Baekdal TA, et al. Effect of oral semaglutide on the pharmacokinetics of lisinopril, warfarin, digoxin, and metformin in healthy subjects. Clin Pharmacokinet. 2019;58(9):1193–203.
Kapitza C, et al. Semaglutide, a once-weekly human GLP-1 analog, does not reduce the bioavailability of the combined oral contraceptive, ethinylestradiol/levonorgestrel. J Clin Pharmacol. 2015;55(5):497–504.
Davies M, et al. Effect of oral semaglutide compared with placebo and subcutaneous semaglutide on glycemic control in patients with type 2 diabetes: a randomized clinical trial. JAMA. 2017;318(15):1460–70.
Aroda VR, et al. PIONEER 1: randomized clinical trial of the efficacy and safety of oral semaglutide monotherapy in comparison with placebo in patients with type 2 diabetes. Diabetes Care. 2019;42(9):1724–32.
Rodbard HW, et al. Oral semaglutide versus empagliflozin in patients with type 2 diabetes uncontrolled on metformin: the PIONEER 2 trial. Diabetes Care. 2019;42(12):2272–81.
Rosenstock J, et al. Effect of additional oral semaglutide vs sitagliptin on glycated hemoglobin in adults with type 2 diabetes uncontrolled with metformin alone or with sulfonylurea: the PIONEER 3 randomized clinical trial. JAMA. 2019;321(15):1466–80.
Pratley R, et al. Oral semaglutide versus subcutaneous liraglutide and placebo in type 2 diabetes (PIONEER 4): a randomised, double-blind, phase 3a trial. Lancet. 2019;394(10192):39–50.
Mosenzon O, et al. Efficacy and safety of oral semaglutide in patients with type 2 diabetes and moderate renal impairment (PIONEER 5): a placebo-controlled, randomised, phase 3a trial. Lancet Diabetes Endocrinol. 2019;7(7):515–27.
Husain M, et al. Oral semaglutide and cardiovascular outcomes in patients with type 2 diabetes. N Engl J Med. 2019;381(9):841–51.
Pieber TR, et al. Efficacy and safety of oral semaglutide with flexible dose adjustment versus sitagliptin in type 2 diabetes (PIONEER 7): a multicentre, open-label, randomised, phase 3a trial. Lancet Diabetes Endocrinol. 2019;7(7):528–39.
Zinman B, et al. Efficacy, safety, and tolerability of oral semaglutide versus placebo added to insulin with or without metformin in patients with type 2 diabetes: the PIONEER 8 trial. Diabetes Care. 2019;42(12):2262–71.
Leighton E, Sainsbury CA, Jones GC. A practical review of C-peptide testing in diabetes. Diabetes Ther. 2017;8(3):475–87.
Blundell J, et al. Oral semaglutide reduces appetite and energy intake and improves control of eating in subjects with type 2 diabetes (Abstract #753). Barcelona: 55th Annual Meeting of the European Association for the Study of Diabetes (EASD); 2019.
Rodbard HW, Dougherty T, Taddei-Allen P. Efficacy of oral semaglutide: overview of the PIONEER clinical trial program and implications for managed care. Am J Manag Care. 2020;26(16 Suppl):S335–43.
Chubb B, et al. Once-daily oral semaglutide versus injectable GLP-1 RAs in people with type 2 diabetes inadequately controlled on basal insulin: systematic review and network meta-analysis. Diabetes Ther. 2021;12(5):1325–39.
Del Olmo-Garcia MI, Merino-Torres JF. GLP-1 receptor agonists and cardiovascular disease in patients with type 2 diabetes. J Diabetes Res. 2018;2018:4020492.
Marso SP, et al. Semaglutide and cardiovascular outcomes in patients with type 2 diabetes. N Engl J Med. 2016;375(19):1834–44.
Ioannidis I. Diabetes treatment in patients with renal disease: is the landscape clear enough? World J Diabetes. 2014;5(5):651–8.
Davies M, Chatterjee S, Khunti K. The treatment of type 2 diabetes in the presence of renal impairment: what we should know about newer therapies. Clin Pharmacol. 2016;8:61–81.
Kristensen SL, et al. Cardiovascular, mortality, and kidney outcomes with GLP-1 receptor agonists in patients with type 2 diabetes: a systematic review and meta-analysis of cardiovascular outcome trials. Lancet Diabetes Endocrinol. 2019;7(10):776–85.
Mann JFE, et al. Liraglutide and renal outcomes in type 2 diabetes. N Engl J Med. 2017;377(9):839–48.
Pasternak B, et al. Use of glucagon-like peptide 1 receptor agonists and risk of serious renal events: Scandinavian Cohort Study. Diabetes Care. 2020;43(6):1326–35.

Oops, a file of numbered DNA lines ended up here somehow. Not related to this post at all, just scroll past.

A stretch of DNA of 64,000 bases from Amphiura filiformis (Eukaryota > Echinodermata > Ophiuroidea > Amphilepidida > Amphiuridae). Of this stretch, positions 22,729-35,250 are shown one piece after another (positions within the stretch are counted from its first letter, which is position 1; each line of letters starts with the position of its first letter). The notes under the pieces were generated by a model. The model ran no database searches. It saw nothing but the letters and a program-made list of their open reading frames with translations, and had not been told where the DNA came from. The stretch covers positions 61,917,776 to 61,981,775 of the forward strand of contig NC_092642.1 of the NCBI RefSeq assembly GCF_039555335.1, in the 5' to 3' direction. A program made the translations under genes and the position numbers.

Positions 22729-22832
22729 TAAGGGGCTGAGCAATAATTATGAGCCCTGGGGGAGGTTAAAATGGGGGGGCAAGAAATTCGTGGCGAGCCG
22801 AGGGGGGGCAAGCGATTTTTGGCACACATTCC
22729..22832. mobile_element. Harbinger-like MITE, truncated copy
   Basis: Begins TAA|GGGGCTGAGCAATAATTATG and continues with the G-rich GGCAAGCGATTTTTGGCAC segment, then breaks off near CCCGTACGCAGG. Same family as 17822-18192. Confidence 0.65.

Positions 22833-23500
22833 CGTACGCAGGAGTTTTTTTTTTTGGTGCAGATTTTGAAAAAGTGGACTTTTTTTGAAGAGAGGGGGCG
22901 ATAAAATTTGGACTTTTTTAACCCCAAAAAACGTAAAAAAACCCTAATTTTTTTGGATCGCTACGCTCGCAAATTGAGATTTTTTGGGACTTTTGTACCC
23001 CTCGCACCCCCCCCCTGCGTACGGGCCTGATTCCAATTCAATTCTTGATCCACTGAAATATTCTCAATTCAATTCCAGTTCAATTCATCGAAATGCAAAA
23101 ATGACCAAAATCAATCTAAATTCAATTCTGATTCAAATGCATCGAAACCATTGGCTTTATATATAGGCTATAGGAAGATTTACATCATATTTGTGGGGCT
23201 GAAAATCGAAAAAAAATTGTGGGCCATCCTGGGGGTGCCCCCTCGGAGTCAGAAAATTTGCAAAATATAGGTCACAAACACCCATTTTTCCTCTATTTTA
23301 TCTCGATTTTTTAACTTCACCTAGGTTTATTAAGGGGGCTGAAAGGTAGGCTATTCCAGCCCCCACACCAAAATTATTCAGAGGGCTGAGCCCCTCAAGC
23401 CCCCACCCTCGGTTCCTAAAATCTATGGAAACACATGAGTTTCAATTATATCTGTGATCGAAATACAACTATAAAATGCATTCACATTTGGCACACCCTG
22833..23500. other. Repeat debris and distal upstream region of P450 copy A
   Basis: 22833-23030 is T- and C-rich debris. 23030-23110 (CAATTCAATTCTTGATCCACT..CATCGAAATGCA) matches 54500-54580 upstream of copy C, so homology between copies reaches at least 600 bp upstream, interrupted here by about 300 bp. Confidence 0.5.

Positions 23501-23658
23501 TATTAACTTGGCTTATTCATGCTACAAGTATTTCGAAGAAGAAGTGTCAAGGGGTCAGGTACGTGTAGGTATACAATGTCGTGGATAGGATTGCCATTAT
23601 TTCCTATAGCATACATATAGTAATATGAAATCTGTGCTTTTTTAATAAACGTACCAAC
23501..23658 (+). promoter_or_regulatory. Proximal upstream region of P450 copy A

ClinicalTrials.gov. A research study to see how semaglutide works compared to placebo in people with type 2 diabetes and chronic kidney disease (FLOW); NCT03819153. 2019. https://clinicaltrials.gov/ct2/show/NCT03819153. Accessed 5 Aug 2021.
Yamada Y, et al. Dose-response, efficacy, and safety of oral semaglutide monotherapy in Japanese patients with type 2 diabetes (PIONEER 9): a 52-week, phase 2/3a, randomised, controlled trial. Lancet Diabetes Endocrinol. 2020;8(5):377–91.
Yabe D, et al. Safety and efficacy of oral semaglutide versus dulaglutide in Japanese patients with type 2 diabetes (PIONEER 10): an open-label, randomised, active-controlled, phase 3a trial. Lancet Diabetes Endocrinol. 2020;8(5):392–406.
Frias JP. Safety of once-weekly glucagon-like peptide-1 receptor agonists in patients with type 2 diabetes. J Fam Pract. 2018;67(6 suppl):S25–34.
Baxter M, et al. Estimating the impact of better management of glycaemic control in adults with Type 1 and Type 2 diabetes on the number of clinical complications and the associated financial benefit. Diabet Med. 2016;33(11):1575–81.
Malkin SJP, et al. The long-term cost-effectiveness of oral semaglutide in the Netherlands based on the PIONEER 2, 3 and 4 randomized controlled trials. Diabetes Res Clin Pract. 2021;175:108759.
Bain SC, et al. Oral semaglutide versus empagliflozin, sitagliptin and liraglutide in the UK: long-term cost-effectiveness analyses based on the PIONEER clinical trial programme. Diabetes Ther. 2020;11(1):259–77.
DeFronzo RA. Current issues in the treatment of type 2 diabetes. Overview of newer agents: where treatment is going. Am J Med. 2010;123(3 Suppl):S38-48.
Defronzo RA. Banting lecture. From the triumvirate to the ominous octet: a new paradigm for the treatment of type 2 diabetes mellitus. Diabetes. 2009;58(4):773–95.
Muller TD, et al. Glucagon-like peptide 1 (GLP-1). Mol Metab. 2019;30:72–130.
Mamontova ED, et al. Direct effect of the synthetic analogue of glucagon-like peptide type 1, liraglutide, on mature adipocytes is realized through adenylate-cyclase-dependent enhancing of insulin sensitivity. Biochemistry. 2021;86(3):350–60.
The authors would like to thank Monique Thaís Costa Fonseca for writing assistance on behalf of Springer Healthcare.
Financial support for this work was provided by Novo Nordisk Farmacêutica do Brasil LTDA.
Ethics approval and consent to participate
Consent for publication
If the manuscript is accepted, I agree to its publication in Diabetology and Metabolic Syndrome.
FGE: Advisory board for AstraZeneca, Novonordisk, Sanofi. Lectures: Bayer, Lilly, AstraZeneca, Novo Nordisk, Sanofi, Abbott, Merck, Novartis. LHC: Speaker for Novo Nordisk. Researcher in the PIONEER Program.
Springer Nature remains neutral with regard to jurisdictional claims in published maps and institutional affiliations.
About this article
Cite this article
Eliaschewitz, F.G., Canani, L.H. Advances in GLP-1 treatment: focus on oral semaglutide. Diabetol Metab Syndr 13, 99 (2021). https://doi.org/10.1186/s13098-021-00713-9